Hyperlipidemia statins in children and adolescents with hyperlipidemia

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Editor-In-Chief: C. Michael Gibson, M.S., M.D. [1]

Lipoprotein Disorders Microchapters

Patient Information






Children and adolescents with high-risk hyperlipidemia require lipid-lowering drug therapy, particularly those with familial hypercholesterolemia, despite compliance with lifestyle recommendations.

NCEP Recommendations for Statins in Children and Adolescents With Hyperlipidemia

NCEP Recommendations for the Use of 3-hydroxy-3-methylglutaryl-Coenzyme A (HMG-CoA) Reductase Inhibitors (Statins) in Children and Adolescents With Hyperlipidemia[1] (DO NOT EDIT)

Patient Selection

1. Begin with the present criteria of the expert panel of the National Cholesterol Education Program (NCEP) for drug initiation.

2. The age and low-density lipoprotein (LDL) level at which statin therapy is initiated may be influenced by the presence, magnitude, and number of other cardiovascular risk factors, as well as by the presence of cutaneous xanthomas.

3. Include the preferences of patient and family in the decision making.

4. In general, do not start before 10 years of age in boys and preferably after onset of menses in girls. Patients should ideally be at Tanner stage II or higher.

5. Ensure that there are no contraindications for statin therapy (e.g., important hepatic disease).

Initiation and Titration

1. The choice of the particular statin is a matter of preference.

2. Start with the lowest dose given once daily, usually at bedtime. Measure baseline creatine kinase (CK), alanine aminotransferase (ALT), and aspartate aminotransferase (AST).

3. Instruct the patient to report all potential adverse effects, especially myopathy (muscle cramps, weakness, asthenia, and more diffuse symptoms), immediately. If myopathy is present, its relation to recent physical activity should be assessed, the medication stopped, and CK assessed. The patient should be monitored for resolution of the myopathy and any associated increases in CK. Consideration can be given to restarting the medication once symptoms and laboratory abnormalities have resolved.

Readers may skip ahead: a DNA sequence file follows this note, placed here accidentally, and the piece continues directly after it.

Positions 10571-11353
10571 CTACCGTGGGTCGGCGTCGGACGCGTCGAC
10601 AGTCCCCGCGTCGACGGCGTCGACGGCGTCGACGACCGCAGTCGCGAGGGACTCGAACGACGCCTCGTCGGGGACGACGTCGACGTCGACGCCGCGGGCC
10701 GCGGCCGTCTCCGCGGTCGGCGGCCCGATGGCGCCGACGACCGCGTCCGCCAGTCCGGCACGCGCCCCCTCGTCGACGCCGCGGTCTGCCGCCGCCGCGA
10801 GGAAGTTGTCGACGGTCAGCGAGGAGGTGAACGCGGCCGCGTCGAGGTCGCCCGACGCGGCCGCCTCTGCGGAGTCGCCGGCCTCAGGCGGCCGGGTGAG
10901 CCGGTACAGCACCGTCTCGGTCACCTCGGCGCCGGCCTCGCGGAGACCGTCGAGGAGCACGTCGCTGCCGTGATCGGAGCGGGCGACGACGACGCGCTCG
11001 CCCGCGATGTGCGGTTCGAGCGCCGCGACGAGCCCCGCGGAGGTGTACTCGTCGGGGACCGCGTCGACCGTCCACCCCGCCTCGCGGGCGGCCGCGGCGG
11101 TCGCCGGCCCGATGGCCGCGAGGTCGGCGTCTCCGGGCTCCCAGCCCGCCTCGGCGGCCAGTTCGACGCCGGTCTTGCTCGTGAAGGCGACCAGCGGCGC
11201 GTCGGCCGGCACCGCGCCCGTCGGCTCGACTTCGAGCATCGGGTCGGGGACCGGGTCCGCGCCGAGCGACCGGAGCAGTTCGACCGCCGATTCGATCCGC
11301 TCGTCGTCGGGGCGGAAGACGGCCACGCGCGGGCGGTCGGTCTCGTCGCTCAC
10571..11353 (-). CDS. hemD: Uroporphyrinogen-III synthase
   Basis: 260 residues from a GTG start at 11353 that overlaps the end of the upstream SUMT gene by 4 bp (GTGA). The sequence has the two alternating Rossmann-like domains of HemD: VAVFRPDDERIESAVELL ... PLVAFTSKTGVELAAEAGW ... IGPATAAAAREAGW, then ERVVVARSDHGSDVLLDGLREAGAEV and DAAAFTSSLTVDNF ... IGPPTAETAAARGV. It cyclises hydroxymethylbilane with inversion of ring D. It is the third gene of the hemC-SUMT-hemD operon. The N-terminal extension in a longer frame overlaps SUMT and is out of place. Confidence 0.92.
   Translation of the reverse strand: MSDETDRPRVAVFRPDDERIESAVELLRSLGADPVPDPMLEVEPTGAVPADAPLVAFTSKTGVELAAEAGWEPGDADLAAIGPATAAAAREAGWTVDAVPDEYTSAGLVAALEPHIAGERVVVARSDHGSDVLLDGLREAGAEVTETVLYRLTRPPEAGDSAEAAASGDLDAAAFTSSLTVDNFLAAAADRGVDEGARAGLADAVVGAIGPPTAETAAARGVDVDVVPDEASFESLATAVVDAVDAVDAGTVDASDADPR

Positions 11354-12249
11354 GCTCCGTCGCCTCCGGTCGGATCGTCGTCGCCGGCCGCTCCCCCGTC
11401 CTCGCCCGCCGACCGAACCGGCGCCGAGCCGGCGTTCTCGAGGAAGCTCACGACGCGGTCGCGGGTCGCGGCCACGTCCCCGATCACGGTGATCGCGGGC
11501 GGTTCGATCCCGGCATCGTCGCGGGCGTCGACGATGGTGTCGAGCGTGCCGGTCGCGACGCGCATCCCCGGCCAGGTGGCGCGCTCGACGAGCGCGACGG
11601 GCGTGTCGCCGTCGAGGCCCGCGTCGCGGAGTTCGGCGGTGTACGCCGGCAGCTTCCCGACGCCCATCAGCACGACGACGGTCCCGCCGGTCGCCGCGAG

4. Advise female patients about concerns with regard to pregnancy and the need for appropriate contraception if warranted.

5. Advise about drug interactions, especially cyclosporine, fibric acid derivatives, niacin, erythromycin, azole antifungals, nefazodone, and many human immunodeficiency virus (HIV) protease inhibitors.

6. After 4 weeks, measure fasting lipoprotein profile, CK, ALT and AST and compare with laboratory-specific reported normal values.

  • The threshold for worrisome level of CK is 10 times above the upper limit of reported normal; consider impact of physical activity
  • The threshold for worrisome level of ALT and AST is 3 times above the upper limit of reported normal
  • Target levels for LDL: minimal, < 3.35 mmol/L (130 mg/dL); ideal, < 2.85 mmol/L (110 mg/dL)

7. If target LDL levels are achieved and there are no laboratory abnormalities, continue therapy and recheck in 8 weeks and then 3 months.

8. If laboratory abnormalities are noted or symptoms are reported, temporarily withhold the drug and repeat the blood work in approximately 2 weeks. When abnormalities return to normal, the drug may be restarted with close monitoring.

9. If target LDL levels are not achieved, double the dose, and repeat the blood work in 4 weeks. Continue stepped titration up to the maximum recommended dose until target LDL levels are achieved or there is evidence of toxicity.


1. Monitor growth (height, weight, and body mass index and relate to normal growth charts), sexual maturation, and development (Tanner staging).

2. Monitor fasting lipoprotein profile, CK, ALT, and AST every 3 to 6 months.

3. Monitor and encourage compliance with lipid-lowering dietary and drug therapy. Serially assess and counsel for other risk factors, such as weight gain, smoking, and inactivity.

4. Counsel adolescent females about statin contraindications in pregnancy and the need for abstinence or use of appropriate contraceptive measures. Seek referral to an adolescent medicine or gynecologic specialist as appropriate